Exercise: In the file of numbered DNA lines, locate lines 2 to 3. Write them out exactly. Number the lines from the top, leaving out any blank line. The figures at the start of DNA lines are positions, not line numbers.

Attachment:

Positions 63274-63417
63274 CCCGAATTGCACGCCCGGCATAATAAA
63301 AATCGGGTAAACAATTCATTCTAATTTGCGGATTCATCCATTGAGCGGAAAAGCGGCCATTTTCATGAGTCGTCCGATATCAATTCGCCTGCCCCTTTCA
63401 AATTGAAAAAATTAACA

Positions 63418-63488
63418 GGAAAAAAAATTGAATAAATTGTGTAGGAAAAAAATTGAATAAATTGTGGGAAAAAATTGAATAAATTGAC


63274 CCCGAATTGCACGCCCGGCATAATAAA
63301 AATCGGGTAAACAATTCATTCTAATTTGCGGATTCATCCATTGAGCGGAAAAGCGGCCATTTTCATGAGTCGTCCGATATCAATTCGCCTGCCCCTTTCA